A Japanese treatise, "Hints for the Soldier" has
been circulated in some areas of the South Pacific during
recent months. This treatise places renewed emphasis
on such matters as individual firing of small-caliber
weapons, hand-to-hand combat, and physical endurance. It
recognizes that the hostile forces have a "superior
number of weapons," and recommends measures to
overcome this handicap.
Unfounded self-confidence arising from the tradition that "we've
always won" is of no great value. Confidence in victory
should be based on superior physical endurance and
thorough training. It is essential that a soldier be proficient
in the use of firearms, in the use of cold steel, and in marching.
With regard to shooting, large quantities of ammunition are
seldom available at the front; therefore expert marksmanship
must be developed during the training period. The principle
"Get a man with every round" is very sound. This is
particularly important with regard to heavy weapons. You
must avoid random firing; aim your shots well.
Train yourself to fire rifles and light machine guns from the
hip, and to fire the grenade discharger in a horizontal
position. [Under such circumstance the Japanese probably press the discharger
against a tree, log, stump, or rock]. In this manner,
you should be able to fire these weapons without conscious
effort in case hostile forces make an unexpected attack. If we
immediately take the initiative, the hostile forces will throw
away their arms and flee; conversely, it is essential not to let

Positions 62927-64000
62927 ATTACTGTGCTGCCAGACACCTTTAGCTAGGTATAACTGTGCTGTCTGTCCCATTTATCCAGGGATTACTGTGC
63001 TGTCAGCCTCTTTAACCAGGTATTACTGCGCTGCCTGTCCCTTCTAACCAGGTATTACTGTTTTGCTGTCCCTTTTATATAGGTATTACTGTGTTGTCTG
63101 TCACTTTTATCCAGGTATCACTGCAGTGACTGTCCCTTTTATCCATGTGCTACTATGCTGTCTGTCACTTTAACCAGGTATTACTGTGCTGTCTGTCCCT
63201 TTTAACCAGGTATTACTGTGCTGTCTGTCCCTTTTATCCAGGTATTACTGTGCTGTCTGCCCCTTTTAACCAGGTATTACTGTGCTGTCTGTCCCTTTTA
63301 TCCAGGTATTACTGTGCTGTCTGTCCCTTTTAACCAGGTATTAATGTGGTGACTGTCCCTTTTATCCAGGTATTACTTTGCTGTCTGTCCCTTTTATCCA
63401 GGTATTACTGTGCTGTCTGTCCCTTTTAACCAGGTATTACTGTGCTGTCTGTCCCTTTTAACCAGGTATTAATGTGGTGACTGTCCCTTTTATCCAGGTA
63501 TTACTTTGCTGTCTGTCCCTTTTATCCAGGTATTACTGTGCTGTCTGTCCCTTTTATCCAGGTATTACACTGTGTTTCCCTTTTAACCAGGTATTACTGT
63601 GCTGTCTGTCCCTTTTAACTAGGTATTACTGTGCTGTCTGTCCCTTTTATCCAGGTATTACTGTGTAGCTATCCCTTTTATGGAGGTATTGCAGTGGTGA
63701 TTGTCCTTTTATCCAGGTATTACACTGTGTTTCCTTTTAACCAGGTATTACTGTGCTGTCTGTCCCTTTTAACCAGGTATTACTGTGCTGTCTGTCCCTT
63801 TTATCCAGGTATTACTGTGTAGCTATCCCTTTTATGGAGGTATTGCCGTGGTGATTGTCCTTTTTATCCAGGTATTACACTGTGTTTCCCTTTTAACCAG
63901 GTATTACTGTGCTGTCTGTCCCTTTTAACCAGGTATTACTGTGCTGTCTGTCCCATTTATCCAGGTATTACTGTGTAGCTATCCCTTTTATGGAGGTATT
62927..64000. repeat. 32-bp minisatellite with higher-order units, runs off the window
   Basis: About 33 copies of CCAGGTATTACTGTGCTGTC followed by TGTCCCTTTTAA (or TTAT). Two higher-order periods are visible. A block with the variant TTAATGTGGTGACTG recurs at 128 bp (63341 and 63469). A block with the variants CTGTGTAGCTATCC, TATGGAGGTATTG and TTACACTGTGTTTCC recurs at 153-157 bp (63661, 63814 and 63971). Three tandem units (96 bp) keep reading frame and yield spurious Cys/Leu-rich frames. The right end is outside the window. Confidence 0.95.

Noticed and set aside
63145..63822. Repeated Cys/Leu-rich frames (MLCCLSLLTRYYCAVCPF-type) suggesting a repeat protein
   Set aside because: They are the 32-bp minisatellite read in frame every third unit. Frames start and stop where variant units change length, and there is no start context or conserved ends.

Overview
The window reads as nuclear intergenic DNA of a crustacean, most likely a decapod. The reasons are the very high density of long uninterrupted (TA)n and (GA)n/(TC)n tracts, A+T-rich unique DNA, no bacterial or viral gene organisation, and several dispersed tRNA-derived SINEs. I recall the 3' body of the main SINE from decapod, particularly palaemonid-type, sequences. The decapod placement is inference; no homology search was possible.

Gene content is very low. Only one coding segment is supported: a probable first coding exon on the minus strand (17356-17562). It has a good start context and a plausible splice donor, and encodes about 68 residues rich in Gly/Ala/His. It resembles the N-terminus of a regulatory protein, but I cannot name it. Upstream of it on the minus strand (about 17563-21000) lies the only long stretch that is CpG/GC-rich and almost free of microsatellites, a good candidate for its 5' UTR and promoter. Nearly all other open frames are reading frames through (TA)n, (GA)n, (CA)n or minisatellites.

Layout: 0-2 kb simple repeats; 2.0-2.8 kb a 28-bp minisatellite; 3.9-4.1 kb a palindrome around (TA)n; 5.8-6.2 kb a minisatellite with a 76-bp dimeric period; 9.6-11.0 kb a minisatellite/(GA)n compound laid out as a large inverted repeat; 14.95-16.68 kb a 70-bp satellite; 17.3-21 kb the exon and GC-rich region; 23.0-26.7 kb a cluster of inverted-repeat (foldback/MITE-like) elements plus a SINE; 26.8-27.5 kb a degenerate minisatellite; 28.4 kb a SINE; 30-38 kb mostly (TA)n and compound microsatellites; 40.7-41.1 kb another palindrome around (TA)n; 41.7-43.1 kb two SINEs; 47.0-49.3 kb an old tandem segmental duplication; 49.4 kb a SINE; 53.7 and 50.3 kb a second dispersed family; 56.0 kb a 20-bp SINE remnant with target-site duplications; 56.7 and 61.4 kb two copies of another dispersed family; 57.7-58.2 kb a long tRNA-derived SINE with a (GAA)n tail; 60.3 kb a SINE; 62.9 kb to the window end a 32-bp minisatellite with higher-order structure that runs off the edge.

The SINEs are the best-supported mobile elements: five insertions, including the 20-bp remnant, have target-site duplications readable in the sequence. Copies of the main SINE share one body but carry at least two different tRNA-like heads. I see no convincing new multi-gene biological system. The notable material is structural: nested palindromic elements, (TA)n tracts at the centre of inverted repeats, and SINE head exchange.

the opposition take the initiative.
When fired upon unexpectedly by hostile artillery, deploy
and lie prone without moving.
Go about your duties silently. Hostile forces will fire blindly
in the direction from which they hear the sound of voices.
Never neglect to dig in whenever you make a halt; always
remember that digging in is essential^ whether you are going
to attack or to be attacked.
Deploying and crawling will reduce casualties, and are the
first steps toward victory. It should be known that if you
deploy and conceal yourself there will be no casualties from
hostile bombing, or from rifle or artillery fire.
A soldier should never forget his camouflage.
No soldier should lose his direction; When assigned as a
runner or on a patrol, mark your direction by breaking
branches of trees or by making notches on the hark of trees
as you go out.
You should engage in bayonet practice every day, with real
weapons. Practice until the mind, the body, and the weapon
are all coordinated in a perfect forward thrust. Drive the
bayonet home to the hilt, and immediately tackle a second and
third "enemy". Such practice is excellent for the morale.
Hand-to-hand combat is the deciding factor in an engagement, and
is most feared by the American and Australian forces.
Do not allow yourself to be captured, even if the alternative
is death. Bear in mind that capture disgraces not only
the Army but also your parents and family, who will never be
able to hold up their heads again. Always save the last round
Endure all hardships. Shortage of rations is a normal
condition. The saying "Poverty dulls the wit" should
not hold true for military men.